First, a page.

User Tools

Site Tools


Jump to


Ambient-Oriented Exception Handling

Stijn Mostinckx


Exception handling mechanisms have become an essential tool for software development. Since exceptions are propagated automatically by the language support, methods need to be aware only of the particular exceptions they can handle locally. This degree of obliviousness is particularly useful in a context where exceptions are bound to arise not only to report logical errors but also as a response to environmental failures (e.g. long-lasting disconnection).


The motivation for an ambient-oriented exception handling mechanism stems from the fact that traditional try-catch-based exception handling mechanisms cannot be reconciled with a programming model based on non-blocking communication as prescribed by the AmOP paradigm. This combination yields a set of concrete problems which are addressed by the ambient-oriented exception handling mechanism.

  1. Loss of Handling Context: Traditionally, try-catch associates exception handlers with a particular position on the runtime stack. However, since communication is non-blocking, the runtime stack may have been altered substantially by the time the exception is reported. As a consequence, the exception may not be handled properly if at all. This problem can be circumvented by attributing handler blocks to futures (actor placeholders for the result to be computed). AmbientTalk therefore has adopted the when-catch construct from the E programming language.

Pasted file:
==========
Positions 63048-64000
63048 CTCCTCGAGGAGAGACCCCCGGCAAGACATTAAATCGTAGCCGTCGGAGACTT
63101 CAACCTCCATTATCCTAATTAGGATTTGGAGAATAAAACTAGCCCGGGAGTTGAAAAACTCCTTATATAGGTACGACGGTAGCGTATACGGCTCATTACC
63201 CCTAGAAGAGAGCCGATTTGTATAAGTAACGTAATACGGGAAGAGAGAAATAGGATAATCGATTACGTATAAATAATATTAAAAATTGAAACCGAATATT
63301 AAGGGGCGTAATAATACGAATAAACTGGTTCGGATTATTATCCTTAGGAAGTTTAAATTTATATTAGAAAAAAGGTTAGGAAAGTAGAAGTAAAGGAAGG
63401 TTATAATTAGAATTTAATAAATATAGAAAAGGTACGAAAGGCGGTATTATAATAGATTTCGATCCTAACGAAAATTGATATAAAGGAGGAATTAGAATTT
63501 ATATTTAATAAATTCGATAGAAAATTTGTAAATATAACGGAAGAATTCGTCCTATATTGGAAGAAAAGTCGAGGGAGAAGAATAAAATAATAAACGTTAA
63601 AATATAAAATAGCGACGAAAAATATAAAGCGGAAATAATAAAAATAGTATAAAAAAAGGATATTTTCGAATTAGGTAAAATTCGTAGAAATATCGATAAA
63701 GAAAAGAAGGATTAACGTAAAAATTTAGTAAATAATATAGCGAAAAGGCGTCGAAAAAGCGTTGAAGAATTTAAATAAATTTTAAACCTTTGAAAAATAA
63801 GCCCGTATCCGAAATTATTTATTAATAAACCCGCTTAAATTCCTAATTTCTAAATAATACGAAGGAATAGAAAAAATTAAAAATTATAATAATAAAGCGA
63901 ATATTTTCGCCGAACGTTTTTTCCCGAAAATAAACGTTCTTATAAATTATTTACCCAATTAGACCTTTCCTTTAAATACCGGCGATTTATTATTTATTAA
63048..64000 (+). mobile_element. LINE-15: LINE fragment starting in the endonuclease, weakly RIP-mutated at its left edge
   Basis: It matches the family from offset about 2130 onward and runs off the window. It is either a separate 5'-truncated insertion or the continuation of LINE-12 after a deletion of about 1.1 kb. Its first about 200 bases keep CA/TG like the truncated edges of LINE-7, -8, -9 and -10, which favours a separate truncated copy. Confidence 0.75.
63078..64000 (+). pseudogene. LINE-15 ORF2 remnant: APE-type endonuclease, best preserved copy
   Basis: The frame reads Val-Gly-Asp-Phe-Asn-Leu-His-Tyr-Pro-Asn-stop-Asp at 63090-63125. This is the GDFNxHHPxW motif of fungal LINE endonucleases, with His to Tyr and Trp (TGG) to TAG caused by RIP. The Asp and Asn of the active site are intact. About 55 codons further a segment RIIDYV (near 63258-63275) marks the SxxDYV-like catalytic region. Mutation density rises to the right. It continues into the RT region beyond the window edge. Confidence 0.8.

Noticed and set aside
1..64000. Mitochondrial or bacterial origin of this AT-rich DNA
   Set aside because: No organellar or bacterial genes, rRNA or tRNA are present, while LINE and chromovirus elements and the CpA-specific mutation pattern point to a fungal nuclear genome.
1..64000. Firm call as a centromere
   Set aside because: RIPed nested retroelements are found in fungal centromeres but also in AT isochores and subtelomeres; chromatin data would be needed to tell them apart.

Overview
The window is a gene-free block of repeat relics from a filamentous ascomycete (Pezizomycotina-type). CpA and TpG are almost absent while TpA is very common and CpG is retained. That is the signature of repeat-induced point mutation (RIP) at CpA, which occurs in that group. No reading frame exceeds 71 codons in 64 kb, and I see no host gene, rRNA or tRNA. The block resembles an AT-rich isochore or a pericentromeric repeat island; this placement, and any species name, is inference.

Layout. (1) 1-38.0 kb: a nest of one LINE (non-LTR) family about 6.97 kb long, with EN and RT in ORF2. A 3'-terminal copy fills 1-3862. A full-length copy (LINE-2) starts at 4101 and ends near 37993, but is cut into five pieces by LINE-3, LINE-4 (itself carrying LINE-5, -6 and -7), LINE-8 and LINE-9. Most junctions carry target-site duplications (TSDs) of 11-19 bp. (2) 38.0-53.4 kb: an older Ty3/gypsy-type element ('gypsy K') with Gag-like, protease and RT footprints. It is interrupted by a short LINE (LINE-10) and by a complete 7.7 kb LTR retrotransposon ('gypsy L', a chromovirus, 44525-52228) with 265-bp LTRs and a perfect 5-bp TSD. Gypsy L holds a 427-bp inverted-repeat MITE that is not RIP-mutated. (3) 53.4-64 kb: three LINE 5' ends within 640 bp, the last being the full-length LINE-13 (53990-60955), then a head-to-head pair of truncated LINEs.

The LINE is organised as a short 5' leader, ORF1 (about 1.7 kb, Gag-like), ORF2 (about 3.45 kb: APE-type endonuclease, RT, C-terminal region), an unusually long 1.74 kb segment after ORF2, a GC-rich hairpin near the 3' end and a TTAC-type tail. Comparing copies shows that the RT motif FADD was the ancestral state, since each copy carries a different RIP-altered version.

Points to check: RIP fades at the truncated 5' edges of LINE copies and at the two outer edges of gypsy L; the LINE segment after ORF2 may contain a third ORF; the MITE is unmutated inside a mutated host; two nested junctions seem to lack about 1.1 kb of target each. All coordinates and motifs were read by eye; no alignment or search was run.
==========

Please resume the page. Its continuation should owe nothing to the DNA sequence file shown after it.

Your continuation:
2. Concurrent Exceptions: On top of the when-catch construct, which allows handling exceptions on a per-message basis, additional support is needed to support protecting an entire block of code with a set of exception handlers (as with a try-catch block). When the block of code consists of various messages being sent asynchronously, each message may concurrently raise an exception. AmbientTalk allows dealing with these concurrent exceptions through the group construct which implicitly groups all returned futures and allows specifying how to handle an ensemble of concurrently raised exceptions.
  3. Implicit Dependencies: In order to improve the resilience of an application to the temporal unavailability of a collaborating device, a commonly used technique is to minimize the required synchronization between devices. This technique often boils down to optimistically assuming that the partner devices will behave as expected. Obviously when this assumption is violated, all collaborating partners should be warned and should handled the exception collaboratively. AmbientTalk provides basic support for this by offering a conversation to which all partners listen for reported exceptions and to whom exceptions are signalled implicitly.

The design of the exception handling model is closely coupled with the design of the futures abstraction of which it is a natural extension. The ambient-oriented exception handling relies allowing futures to be ruined transitively by exceptions, in combination with the introduction of the when-catch construct described above. The group and conversation constructs capture recurrent - and conceptually idiosyncratic - patterns of use of this basic abstraction.

The implementation of the ambient-oriented exception handling is being redesigned as part of the development of AmbientTalk/2.
Further Reading

Ambient-Oriented Exception Handling, Stijn Mostinckx, Jessie Dedecker, Elisa Gonzalez Boix, Tom Van Cutsem, Wolfgang De Meuter. In “Advanced Topics in Exception Handling Techniques”, C. Dony, J. L. Knudsen, A. Romanovsky, A. Tripathi (eds.), Lect. Not. Comp. Sc. 4119, pp. 141-160, Springer Verlag, 2006

research/exceptions.txt · Last modified: 2009/11/30 17:18 by dharnie